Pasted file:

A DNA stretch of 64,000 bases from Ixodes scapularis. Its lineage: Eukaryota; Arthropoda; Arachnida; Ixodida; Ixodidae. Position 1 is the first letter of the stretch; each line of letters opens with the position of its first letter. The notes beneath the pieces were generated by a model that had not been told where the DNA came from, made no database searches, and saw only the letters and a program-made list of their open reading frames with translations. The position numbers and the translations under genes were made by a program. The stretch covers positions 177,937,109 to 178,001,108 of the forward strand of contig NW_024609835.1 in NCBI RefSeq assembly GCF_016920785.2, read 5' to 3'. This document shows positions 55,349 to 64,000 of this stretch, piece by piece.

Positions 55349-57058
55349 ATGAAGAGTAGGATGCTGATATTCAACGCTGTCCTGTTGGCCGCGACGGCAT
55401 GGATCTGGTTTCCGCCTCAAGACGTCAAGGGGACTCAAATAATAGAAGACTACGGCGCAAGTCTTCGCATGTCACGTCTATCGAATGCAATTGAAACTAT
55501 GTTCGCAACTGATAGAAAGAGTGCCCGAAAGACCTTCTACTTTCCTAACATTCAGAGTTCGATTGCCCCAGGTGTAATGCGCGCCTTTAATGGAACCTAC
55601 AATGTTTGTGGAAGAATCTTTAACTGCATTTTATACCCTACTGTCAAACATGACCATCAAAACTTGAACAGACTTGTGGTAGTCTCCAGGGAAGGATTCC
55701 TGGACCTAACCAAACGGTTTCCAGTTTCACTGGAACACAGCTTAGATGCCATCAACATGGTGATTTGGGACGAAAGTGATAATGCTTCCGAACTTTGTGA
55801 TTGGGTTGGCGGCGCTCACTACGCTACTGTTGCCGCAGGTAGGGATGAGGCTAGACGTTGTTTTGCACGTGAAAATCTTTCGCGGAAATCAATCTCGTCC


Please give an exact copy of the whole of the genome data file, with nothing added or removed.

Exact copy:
A DNA stretch of 64,000 bases from Ixodes scapularis. Its lineage: Eukaryota; Arthropoda; Arachnida; Ixodida; Ixodidae. Position 1 is the first letter of the stretch; each line of letters opens with the position of its first letter. The notes beneath the pieces were generated by a model that had not been told where the DNA came from, made no database searches, and saw only the letters and a program-made list of their open reading frames with translations. The position numbers and the translations under genes were made by a program. The stretch covers positions 177,937,109 to 178,001,108 of the forward strand of contig NW_024609835.1 in NCBI RefSeq assembly GCF_016920785.2, read 5' to 3'. This document shows positions 55,349 to 64,000 of this stretch, piece by piece.

Positions 55349-57058
55349 ATGAAGAGTAGGATGCTGATATTCAACGCTGTCCTGTTGGCCGCGACGGCAT
55401 GGATCTGGTTTCCGCCTCAAGACGTCAAGGGGACTCAAATAATAGAAGACTACGGCGCAAGTCTTCGCATGTCACGTCTATCGAATGCAATTGAAACTAT
55501 GTTCGCAACTGATAGAAAGAGTGCCCGAAAGACCTTCTACTTTCCTAACATTCAGAGTTCGATTGCCCCAGGTGTAATGCGCGCCTTTAATGGAACCTAC
55601 AATGTTTGTGGAAGAATCTTTAACTGCATTTTATACCCTACTGTCAAACATGACCATCAAAACTTGAACAGACTTGTGGTAGTCTCCAGGGAAGGATTCC
55701 TGGACCTAACCAAACGGTTTCCAGTTTCACTGGAACACAGCTTAGATGCCATCAACATGGTGATTTGGGACGAAAGTGATAATGCTTCCGAACTTTGTGA
55801 TTGGGTTGGCGGCGCTCACTACGCTACTGTTGCCGCAGGTAGGGATGAGGCTAGACGTTGTTTTGCACGTGAAAATCTTTCGCGGAAATCAATCTCGTCC